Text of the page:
Seeing Sicko today was quite apropos, as I had just received a letter from Blue Cross that I had finally been approved for coverage. I had spent countless hours scouring the internet for the best coverage and ended up applying for coverage through ehealthinsurance.com. I am lucky to be a healthy, 20-something, so getting coverage was not that difficult, but frustrating nonetheless.

The point of this blog, you ask? Well it's two-fold.

To begin with, I think Sicko is Michael Moore's best film to date. And I would encourage all of you, whether you like him or not, to see this film. At the risk of sounding like some kind of activist, I think that the film poses some very interesting questions about our health care system, and perhaps more importantly about how we take care of one another.

Secondly, I wonder if we'd ever thinking of giving Jesus universal health care. I was struck throughout the film by Jesus' words to us about taking care of the sick. In his parable about the sheep and the goats his says:

For I was hungry and you gave me nothing to eat, I was thirsty and you gave me nothing to drink, I was a stranger and you did not invite me in, I needed clothes and you did not clothe me, I was sick and in prison and you did not look after me.
Matt. 25:42,43
He also says:
I tell you the truth, whatever you did not do for one of the least of these, you did not do for me.
Matt. 25:45
Moore's argument is summed up by asking, "What is wrong with us that we won't take good care of each other."

Again at the risk of sounding like an activist, this kind of "universal health care," a system similar to that in Canada, France, and the U.K., where everyone receives care, seems pretty much in line with what Jesus is asking us to do - to take care of the sick.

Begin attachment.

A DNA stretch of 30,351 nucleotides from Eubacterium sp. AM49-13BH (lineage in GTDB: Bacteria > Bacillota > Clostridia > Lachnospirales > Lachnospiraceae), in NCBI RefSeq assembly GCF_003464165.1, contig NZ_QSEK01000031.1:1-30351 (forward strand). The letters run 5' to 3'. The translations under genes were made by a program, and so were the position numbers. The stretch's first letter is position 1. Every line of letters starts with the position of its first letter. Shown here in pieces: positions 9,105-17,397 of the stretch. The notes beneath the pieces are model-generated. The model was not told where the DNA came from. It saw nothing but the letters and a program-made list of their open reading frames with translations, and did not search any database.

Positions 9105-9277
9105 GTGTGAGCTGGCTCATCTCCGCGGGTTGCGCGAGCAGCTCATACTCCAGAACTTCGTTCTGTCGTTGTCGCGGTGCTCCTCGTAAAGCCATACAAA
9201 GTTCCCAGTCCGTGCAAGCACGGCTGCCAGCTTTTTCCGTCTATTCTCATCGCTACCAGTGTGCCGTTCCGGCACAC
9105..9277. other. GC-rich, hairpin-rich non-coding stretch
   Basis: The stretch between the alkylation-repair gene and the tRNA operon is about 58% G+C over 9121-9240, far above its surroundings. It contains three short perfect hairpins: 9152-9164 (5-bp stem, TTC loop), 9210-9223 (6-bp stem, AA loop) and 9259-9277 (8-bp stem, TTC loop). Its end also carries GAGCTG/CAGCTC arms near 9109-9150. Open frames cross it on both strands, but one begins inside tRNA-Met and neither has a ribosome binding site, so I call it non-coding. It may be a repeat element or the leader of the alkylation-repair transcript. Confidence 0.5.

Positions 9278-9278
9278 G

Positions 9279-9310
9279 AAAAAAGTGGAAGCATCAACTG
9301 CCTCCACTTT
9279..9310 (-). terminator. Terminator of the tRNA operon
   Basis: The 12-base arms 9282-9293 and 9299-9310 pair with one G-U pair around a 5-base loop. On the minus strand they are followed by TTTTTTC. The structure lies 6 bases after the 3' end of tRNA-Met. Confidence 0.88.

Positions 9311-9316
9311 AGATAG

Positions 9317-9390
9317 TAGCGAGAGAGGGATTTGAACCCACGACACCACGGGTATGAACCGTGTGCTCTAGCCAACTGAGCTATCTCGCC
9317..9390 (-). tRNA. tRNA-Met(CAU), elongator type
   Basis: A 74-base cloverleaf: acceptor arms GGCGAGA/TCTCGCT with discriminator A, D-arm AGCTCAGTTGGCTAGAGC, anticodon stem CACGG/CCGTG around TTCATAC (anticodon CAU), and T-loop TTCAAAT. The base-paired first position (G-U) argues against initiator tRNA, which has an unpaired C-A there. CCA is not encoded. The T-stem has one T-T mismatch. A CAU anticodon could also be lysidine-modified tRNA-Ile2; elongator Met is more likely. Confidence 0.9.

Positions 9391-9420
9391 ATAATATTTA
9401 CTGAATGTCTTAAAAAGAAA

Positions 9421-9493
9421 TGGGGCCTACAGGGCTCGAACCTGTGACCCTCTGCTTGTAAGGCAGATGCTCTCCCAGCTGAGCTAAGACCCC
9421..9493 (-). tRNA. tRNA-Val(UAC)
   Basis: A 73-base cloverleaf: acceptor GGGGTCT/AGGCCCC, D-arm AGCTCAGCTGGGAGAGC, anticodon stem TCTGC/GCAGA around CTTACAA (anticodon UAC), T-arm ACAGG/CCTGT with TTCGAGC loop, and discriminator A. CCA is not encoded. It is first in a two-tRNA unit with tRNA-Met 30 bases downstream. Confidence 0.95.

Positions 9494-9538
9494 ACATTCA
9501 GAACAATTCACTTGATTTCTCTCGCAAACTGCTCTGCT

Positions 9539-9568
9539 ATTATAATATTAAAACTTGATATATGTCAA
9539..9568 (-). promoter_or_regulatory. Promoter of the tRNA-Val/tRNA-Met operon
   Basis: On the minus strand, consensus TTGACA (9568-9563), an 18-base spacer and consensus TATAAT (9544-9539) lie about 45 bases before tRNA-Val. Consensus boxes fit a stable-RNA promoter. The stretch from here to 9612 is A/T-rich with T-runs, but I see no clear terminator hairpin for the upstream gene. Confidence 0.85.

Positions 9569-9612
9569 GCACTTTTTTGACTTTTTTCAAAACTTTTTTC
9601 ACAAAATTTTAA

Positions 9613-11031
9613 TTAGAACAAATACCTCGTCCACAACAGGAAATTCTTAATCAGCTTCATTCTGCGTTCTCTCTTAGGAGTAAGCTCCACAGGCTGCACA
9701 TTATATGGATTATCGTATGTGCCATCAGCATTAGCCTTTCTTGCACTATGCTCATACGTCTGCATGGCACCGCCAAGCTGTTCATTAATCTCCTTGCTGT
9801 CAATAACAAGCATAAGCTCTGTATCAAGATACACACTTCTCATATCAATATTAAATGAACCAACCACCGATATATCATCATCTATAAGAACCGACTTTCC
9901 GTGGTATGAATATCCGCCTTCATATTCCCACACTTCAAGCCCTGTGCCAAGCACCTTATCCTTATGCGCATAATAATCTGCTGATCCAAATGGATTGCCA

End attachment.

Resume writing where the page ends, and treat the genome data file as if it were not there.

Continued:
Certainly these systems have their flaws - people will take advantage of them, private companies will go out of business, people will lose their jobs, etc... While I don't advocate shutting down an entire industry and I might feel different if my mom worked for Cigna or Aetna, I still think that Jesus would like the idea of us taking care of each other in this way.

Let's say Jesus lived on earth right now. He's a free-lance speaker and is self-employed. Chances are good he either doesn't have health insurance or pays extremely high premiums to cover himself and the others in his organization. For argument's sake, let's say he doesn't have insurance and suddenly finds himself extremely ill. Supposing that he decides not to heal himself, he instead subjects himself to our worldly ways of treating the sick. Finding himself too sick to work and in need of serious care he finally heads to his local doctor who treats him and sends him on his way. Months later he is stuck with medical bills that he is unable to pay. On and on it goes until he has to fire all his disciples and quit speaking because he is too ill to work, and too poor to see the doctor.

While maybe a silly illustration, this scenario is played out everyday. Again I am struck by the fact that Jesus tells us over and over that HE is the least of US - and that what we don't do for each other is what we haven't done for him.

When Jesus said, "whatever you did not do for the least of these, you did not do for me," I'm pretty sure he meant it. So I guess I wonder...if Jesus were alive today, do you think we'd want to give him universal health care?